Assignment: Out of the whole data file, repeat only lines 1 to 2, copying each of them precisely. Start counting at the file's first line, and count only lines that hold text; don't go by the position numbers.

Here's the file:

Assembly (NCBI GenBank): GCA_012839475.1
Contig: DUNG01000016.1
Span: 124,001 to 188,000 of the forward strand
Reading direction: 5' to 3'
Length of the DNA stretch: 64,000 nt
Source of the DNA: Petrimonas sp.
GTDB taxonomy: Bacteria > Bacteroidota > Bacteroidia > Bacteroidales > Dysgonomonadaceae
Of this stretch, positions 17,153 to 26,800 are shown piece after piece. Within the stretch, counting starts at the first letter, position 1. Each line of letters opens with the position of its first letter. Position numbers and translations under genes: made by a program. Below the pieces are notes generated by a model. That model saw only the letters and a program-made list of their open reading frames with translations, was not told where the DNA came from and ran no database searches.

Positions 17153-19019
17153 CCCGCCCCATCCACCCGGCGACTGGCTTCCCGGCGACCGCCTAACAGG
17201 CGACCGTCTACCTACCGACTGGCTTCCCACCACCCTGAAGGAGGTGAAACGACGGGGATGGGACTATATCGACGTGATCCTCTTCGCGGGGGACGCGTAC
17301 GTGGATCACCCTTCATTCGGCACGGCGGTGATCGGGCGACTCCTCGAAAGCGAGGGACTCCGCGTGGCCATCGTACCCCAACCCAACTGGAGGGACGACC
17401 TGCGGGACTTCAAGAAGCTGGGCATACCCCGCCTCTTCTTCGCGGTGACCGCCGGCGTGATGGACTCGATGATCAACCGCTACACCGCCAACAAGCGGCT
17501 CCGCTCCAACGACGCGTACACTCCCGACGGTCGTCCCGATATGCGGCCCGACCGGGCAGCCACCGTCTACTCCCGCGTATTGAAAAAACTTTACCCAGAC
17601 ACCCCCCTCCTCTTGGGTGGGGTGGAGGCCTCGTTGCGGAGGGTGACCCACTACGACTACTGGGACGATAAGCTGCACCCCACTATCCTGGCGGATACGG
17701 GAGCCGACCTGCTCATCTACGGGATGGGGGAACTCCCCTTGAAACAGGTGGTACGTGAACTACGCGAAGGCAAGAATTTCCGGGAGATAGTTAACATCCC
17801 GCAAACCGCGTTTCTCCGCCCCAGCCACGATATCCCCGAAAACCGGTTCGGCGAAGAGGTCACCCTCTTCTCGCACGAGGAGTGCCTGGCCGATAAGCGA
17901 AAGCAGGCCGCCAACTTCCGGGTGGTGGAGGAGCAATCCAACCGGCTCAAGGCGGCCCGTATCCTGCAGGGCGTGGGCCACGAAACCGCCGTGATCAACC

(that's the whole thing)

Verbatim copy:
Assembly (NCBI GenBank): GCA_012839475.1
Contig: DUNG01000016.1